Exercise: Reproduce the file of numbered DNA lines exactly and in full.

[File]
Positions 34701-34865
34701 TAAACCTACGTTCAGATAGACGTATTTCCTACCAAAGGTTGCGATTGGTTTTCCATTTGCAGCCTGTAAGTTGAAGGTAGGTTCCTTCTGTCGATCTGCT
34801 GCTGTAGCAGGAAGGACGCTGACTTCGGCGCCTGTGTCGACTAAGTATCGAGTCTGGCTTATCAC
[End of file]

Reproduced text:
Positions 34701-34865
34701 TAAACCTACGTTCAGATAGACGTATTTCCTACCAAAGGTTGCGATTGGTTTTCCATTTGCAGCCTGTAAGTTGAAGGTAGGTTCCTTCTGTCGATCTGCT
34801 GCTGTAGCAGGAAGGACGCTGACTTCGGCGCCTGTGTCGACTAAGTATCGAGTCTGGCTTATCAC